A North Vancouver father says the Polygon Gallery has gone too far, hosting a children’s event when one of the exhibits inside features an illustrated penis.
Alex Goldkind was with his four-year-old daughter in Lower Lonsdale Feb. 1 when a gallery staffer invited them in for their monthly Kids First Saturday event on the upper floor.
On the main level, however, they were given a booklet that accompanies the current collage exhibition called I Spy, by Vancouver artist Elizabeth Zvonar, and were asked to circle images inside as they found them in the large collage on the wall. The first one Goldkind saw on the wall was an 18th century political cartoon depicting Marie Antoinette, Queen of France, with general Marquis de Lafayette, who is riding an ostrich shaped like male genitalia.
“Well, it’s a penis and balls. It’s pretty obvious, right? This is not rocket science here. I was just floored,” he said. “I just grabbed my daughter quickly before she saw it and I walked around the corner, just livid. I tore into all the staff there. I said ‘Are you guys insane? You’re inviting children into this?’”
Staff were so frightened by the outburst, they called the RCMP.
Goldkind said he takes no issue with nudity in art and he has no problem with adults coming to view it, but he said he feels the collage image should be considered pornography.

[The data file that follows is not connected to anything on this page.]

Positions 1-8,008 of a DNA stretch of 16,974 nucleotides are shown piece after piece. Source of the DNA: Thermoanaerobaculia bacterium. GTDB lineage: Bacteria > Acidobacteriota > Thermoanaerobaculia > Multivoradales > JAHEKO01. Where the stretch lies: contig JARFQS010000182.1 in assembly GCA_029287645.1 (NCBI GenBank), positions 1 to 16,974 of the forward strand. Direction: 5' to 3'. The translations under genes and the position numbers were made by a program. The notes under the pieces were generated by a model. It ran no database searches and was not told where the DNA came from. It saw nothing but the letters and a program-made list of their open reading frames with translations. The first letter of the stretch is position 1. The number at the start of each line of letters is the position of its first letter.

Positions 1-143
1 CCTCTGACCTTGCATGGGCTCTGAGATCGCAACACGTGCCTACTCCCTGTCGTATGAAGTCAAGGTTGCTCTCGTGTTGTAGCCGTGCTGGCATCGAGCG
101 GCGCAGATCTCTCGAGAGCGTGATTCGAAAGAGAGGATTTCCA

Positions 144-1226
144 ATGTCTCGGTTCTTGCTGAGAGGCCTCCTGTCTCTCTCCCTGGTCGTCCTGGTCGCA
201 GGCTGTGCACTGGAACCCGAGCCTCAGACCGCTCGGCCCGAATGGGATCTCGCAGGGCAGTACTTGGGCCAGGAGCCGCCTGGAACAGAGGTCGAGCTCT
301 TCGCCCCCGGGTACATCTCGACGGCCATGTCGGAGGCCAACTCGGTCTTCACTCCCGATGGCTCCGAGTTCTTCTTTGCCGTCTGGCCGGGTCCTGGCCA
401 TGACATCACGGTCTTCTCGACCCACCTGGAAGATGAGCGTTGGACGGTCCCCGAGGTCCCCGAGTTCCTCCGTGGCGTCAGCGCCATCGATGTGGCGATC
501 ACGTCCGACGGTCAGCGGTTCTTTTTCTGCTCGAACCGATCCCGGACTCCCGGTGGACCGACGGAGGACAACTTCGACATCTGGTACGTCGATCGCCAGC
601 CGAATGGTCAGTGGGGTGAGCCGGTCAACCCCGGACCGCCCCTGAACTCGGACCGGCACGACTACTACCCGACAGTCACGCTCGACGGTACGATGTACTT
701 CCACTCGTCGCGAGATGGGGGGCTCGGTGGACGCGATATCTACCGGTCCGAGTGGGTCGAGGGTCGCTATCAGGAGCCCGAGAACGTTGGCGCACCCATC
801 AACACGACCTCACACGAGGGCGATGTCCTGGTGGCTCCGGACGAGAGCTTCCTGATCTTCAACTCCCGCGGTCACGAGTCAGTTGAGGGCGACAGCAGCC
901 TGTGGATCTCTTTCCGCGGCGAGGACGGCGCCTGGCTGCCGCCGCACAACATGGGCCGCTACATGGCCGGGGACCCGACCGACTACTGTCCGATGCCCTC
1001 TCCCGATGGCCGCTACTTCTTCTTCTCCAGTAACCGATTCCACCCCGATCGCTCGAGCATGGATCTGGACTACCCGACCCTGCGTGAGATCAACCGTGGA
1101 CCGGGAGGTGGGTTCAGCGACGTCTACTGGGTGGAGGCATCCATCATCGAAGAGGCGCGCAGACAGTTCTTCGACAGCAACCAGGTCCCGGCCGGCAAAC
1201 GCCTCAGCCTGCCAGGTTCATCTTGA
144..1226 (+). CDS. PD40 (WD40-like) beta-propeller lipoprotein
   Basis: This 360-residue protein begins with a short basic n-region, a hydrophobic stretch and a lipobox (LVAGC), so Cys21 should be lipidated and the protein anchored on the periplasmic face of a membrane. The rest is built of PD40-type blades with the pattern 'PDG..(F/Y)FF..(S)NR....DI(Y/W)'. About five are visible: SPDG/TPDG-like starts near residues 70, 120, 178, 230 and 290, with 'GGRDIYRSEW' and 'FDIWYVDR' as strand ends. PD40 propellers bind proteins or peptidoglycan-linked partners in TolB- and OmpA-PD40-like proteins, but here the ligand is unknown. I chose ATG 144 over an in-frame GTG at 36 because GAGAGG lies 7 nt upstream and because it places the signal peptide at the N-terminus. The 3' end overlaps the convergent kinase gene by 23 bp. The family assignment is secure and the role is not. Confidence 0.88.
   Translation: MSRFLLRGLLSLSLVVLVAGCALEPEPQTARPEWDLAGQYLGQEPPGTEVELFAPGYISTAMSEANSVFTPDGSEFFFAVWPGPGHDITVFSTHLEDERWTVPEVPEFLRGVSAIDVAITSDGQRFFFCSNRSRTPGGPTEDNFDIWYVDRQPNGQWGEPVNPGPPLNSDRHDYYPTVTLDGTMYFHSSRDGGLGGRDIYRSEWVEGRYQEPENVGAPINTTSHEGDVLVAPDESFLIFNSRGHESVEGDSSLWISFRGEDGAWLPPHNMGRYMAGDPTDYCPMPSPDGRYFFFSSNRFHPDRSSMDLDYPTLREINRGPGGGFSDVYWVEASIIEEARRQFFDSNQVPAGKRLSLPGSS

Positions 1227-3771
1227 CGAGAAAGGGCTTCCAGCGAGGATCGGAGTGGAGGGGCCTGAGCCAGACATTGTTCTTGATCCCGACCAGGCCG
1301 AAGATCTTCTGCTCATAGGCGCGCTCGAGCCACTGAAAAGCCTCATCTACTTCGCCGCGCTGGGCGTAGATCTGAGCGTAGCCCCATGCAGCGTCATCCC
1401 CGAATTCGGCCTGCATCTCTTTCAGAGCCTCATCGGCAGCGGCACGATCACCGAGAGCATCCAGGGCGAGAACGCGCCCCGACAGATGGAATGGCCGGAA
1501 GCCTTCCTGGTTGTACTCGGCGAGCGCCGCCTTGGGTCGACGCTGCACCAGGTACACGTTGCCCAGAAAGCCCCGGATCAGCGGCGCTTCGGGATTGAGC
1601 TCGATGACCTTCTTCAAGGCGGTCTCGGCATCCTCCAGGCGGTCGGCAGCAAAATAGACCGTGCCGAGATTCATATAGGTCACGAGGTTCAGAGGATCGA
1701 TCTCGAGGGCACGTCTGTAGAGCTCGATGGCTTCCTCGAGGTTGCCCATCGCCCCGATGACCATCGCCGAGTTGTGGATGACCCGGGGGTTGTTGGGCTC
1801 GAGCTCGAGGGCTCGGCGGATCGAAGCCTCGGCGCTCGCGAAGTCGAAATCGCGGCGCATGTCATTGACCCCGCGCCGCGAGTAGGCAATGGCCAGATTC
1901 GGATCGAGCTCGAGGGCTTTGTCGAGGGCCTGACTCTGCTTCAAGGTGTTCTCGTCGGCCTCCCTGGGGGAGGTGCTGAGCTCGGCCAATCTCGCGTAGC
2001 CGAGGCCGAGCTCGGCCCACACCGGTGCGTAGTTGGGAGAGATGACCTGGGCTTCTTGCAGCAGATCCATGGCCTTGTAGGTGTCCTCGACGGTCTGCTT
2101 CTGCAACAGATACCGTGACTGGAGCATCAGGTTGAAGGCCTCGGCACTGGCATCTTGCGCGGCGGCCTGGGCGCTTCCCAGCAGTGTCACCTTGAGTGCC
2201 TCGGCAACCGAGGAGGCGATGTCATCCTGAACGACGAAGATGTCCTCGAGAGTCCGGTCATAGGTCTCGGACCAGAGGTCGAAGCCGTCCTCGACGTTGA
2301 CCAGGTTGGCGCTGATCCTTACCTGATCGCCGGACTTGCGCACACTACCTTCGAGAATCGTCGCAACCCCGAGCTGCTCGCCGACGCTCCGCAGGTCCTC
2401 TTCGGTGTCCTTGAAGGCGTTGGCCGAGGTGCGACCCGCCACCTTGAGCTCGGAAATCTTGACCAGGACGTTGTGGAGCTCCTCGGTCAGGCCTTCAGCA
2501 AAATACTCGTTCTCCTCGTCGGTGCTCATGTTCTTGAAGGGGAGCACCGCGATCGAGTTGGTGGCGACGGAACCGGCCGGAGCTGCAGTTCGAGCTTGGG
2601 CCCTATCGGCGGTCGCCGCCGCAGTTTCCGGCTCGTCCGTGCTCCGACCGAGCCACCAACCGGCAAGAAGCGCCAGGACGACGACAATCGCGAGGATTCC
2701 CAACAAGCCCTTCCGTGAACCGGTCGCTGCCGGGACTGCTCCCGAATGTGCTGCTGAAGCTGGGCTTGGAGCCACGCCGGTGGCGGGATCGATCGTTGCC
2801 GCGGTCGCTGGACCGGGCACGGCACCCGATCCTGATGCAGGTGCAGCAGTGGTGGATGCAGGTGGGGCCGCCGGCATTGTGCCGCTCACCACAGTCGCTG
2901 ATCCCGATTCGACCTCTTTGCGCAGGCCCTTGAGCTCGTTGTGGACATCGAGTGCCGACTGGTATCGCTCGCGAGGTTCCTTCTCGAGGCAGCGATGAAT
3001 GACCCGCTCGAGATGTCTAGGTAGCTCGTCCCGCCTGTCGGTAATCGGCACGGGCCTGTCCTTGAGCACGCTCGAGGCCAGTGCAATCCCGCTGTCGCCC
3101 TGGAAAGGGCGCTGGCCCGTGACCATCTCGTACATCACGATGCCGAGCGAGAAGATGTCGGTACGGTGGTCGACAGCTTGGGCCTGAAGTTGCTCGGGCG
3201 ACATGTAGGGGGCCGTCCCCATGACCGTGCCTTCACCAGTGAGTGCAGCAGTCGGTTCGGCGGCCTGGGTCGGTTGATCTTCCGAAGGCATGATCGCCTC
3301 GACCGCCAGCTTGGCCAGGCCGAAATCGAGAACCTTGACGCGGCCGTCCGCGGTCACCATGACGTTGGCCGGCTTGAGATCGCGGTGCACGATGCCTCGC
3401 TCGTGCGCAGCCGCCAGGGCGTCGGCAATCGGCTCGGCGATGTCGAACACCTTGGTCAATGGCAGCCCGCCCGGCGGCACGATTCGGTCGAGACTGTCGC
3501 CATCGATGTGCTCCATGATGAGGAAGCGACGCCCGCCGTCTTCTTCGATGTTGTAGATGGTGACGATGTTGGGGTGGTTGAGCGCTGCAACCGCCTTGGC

“It’s one thing to see the statue of David or something with a non-erect penis — because I think that’s art — but this is a situation where it is like an erotic piece of art, which should not be displayed to children.”
Reid Shier, director of the Polygon Gallery, wrote to Goldkind after to apologize, saying staff unintentionally failed to post a warning sign for visitors about the imagery they may see.
“And we take full responsibility for that. We dropped the ball,” he said in a later interview.
The political cartoon was not one of the images in the seek-and-find booklet.
He also invited Goldkind to the gallery so he could apologize in person. Goldkind said he was “absolutely not” satisfied with the apology and wants the gallery to stop inviting minors in when they might see images like he saw in I Spy.
While Shier apologized for the warning not being posted, he makes no apologies for the art itself. Anyone who fixates on any one image in I Spy is going to miss the entire point Zvonar is making with it, he said.
“Her interests are in the proliferation of visual imagery, particularly now, and certainly across the internet – our ability to deal with all of that, which often comes at us in unrelated ways, and in torrents at times,” he said.
“She’s interested in the representation of women and the idea of why it’s OK to show female nudity and sometimes it’s not [OK to show] male nudity.”
The collage itself is three and a half metres by two and a half metres, made up of more than 100 images taken mostly from lifestyle magazines. The cartoon featuring the penis is more than two metres from the ground.
Shier said the warning sign for parents will stay in place but the exchange won’t impact how they curate exhibitions in the future.
“The responsibility of the gallery is to show challenging material. We really regret that there was no adequate warning and context to the parent and complaint,” he said. “The variety of our programs and activities allows for diverse communities to enjoy all kinds of art, yet everything is not for everyone.”